5 Things To Consider Before You Have Your Manuscript Appraised

5 Things To Consider Before You Have Your Manuscript Appraised


In this post, we discuss five things you should consider before you have your manuscript appraised.

If you are really lost, or just a little unsure about where your book is heading, there may be some help around the corner. A manuscript appraisal can do wonders for your story and your writing.

Top Tip: Your BFF, your husband, and your mother are not qualified. They love you. They’ll lie or they’ll think they know what they are talking about and change it to suit their tastes. Be careful before you give it to them. Unless you are married to an impartial, experienced, brilliant editor, don’t go there.

What Is A Manuscript Appraisal?

A manuscript appraisal, or assessment, is a paid-for service. You submit your manuscript to a qualified individual for an opinion. An appraiser will look at the strengths and weaknesses of your manuscript. He or she will provide specific feedback about structure and plot, character, dialogue, pace, setting, and description. The appraiser may discuss language and grammar. Some editors and appraisers proofread for an additional fee.

A good appraisal can shed new light on problem areas. It highlights inconsistencies or holes in the plot. It helps identify unnecessary, or even unbelievable, characters. It can point out important descriptions and setting details versus padding. You get the idea.

5 Things To Consider Before You Have Your Manuscript Appraised

But, before you take the plunge and transfer the funds, here are five things to check:

  1. Each editor or appraiser has a different style. He or she will look at different things and provide different feedback. Ask for specifics before you submit and make sure you know exactly what you are getting. Ask for references or referrals from other authors who have used their services.
  2. Try to find someone who reads in specific genres. I wouldn’t recommend asking someone who doesn’t read or write non-fiction to appraise your non-fiction manuscript.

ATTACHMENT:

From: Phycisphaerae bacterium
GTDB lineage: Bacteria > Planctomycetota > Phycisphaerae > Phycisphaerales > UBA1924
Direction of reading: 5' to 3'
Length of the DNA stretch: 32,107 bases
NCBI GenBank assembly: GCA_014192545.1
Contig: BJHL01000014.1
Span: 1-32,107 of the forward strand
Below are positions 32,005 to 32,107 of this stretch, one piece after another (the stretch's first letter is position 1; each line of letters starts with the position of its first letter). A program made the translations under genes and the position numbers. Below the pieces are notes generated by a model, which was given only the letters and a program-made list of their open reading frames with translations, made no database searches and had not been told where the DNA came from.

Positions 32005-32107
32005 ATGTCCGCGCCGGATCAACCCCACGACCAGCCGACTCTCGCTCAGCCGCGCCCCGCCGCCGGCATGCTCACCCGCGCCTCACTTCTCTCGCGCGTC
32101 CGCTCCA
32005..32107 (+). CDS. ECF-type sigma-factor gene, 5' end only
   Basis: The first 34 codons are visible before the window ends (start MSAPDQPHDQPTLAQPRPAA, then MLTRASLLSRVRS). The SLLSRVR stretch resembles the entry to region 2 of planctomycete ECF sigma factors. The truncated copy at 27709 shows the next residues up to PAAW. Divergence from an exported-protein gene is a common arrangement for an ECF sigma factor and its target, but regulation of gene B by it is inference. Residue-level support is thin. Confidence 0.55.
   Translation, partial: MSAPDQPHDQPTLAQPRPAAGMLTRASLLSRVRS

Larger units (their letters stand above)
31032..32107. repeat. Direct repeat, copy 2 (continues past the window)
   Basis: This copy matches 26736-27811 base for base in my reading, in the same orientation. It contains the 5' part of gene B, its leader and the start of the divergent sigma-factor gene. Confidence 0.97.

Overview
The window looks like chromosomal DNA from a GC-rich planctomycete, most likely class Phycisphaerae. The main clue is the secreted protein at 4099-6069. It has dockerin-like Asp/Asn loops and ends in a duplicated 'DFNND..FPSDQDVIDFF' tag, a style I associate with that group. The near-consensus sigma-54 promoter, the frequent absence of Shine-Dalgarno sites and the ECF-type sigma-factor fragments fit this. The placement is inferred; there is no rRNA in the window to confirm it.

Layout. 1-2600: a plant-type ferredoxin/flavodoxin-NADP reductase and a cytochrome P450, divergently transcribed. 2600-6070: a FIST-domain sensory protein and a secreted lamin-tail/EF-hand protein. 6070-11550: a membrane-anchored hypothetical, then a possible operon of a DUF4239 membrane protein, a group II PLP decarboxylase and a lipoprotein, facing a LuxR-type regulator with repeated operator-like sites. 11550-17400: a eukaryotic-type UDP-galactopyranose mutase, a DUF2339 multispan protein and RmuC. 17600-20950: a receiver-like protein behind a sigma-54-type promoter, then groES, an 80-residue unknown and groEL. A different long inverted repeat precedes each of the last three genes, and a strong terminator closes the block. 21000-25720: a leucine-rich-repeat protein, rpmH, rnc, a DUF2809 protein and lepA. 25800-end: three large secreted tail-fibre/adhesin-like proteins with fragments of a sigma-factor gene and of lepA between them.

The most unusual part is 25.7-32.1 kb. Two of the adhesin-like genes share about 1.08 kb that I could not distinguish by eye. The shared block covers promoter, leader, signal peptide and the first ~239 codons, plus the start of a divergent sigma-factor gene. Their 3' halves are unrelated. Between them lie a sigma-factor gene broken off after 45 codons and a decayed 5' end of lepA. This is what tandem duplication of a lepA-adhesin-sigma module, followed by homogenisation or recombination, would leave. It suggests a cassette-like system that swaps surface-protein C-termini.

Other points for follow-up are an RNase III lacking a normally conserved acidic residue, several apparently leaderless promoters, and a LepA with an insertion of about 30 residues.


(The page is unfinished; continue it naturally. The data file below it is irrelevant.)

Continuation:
3. Remember it is just an opinion. If the appraiser gives you advice or suggests changes that you don’t agree with, you don’t have to follow that advice. But do remember that you asked for the appraisal for a reason.
  4. You can submit a partial or a full manuscript. If you send a partial manuscript, I recommend sending a synopsis as well. Writing the synopsis might even solve a few of the problems you are struggling with.
  5. Think carefully about what you want out of the appraisal. Are you just frustrated or do you think you have something that needs a bit of polish?

You will know when you are ready to share your work. Be careful of doing it when you are frustrated. It is not a magic wand, but it can improve your writing and your story.

If you want an appraisal, click here: Appraisals

Top Tip: If you want to learn how to write a book, sign up for our online course.

 by Mia Botha

If you enjoyed this post, read:
  1. The One Habit Every Writer Must Have
  2. Write Your Way To The Oscars
  3. Why A Disease Cannot Be An Antagonist
  4. A Writer’s Friends – How To Build An Author Platform
  5. 8 Invaluable Blogging Tips for Writers
  6. Do You Ever Feel Like The Author Of The Book You Are Reading Is Trying To Kill You?
  7. Getting Un-Stuck – How To Keep On Writing
  8. The 3 Surprises You Need In A Story
  9. So You Want To Be A Writer?
  10. 17 Things You Probably Didn’t Know About Michael Robotham
  11. Identify Your Protagonist And Antagonist
  12. Bikini Season: 5 Ways To Get Your Book Lean And Fit
  13. The Write Everything – The End Of Excuses
  14. May The Villain Be With You
  15. Find Your Funny – 11 Tips For Writing Humour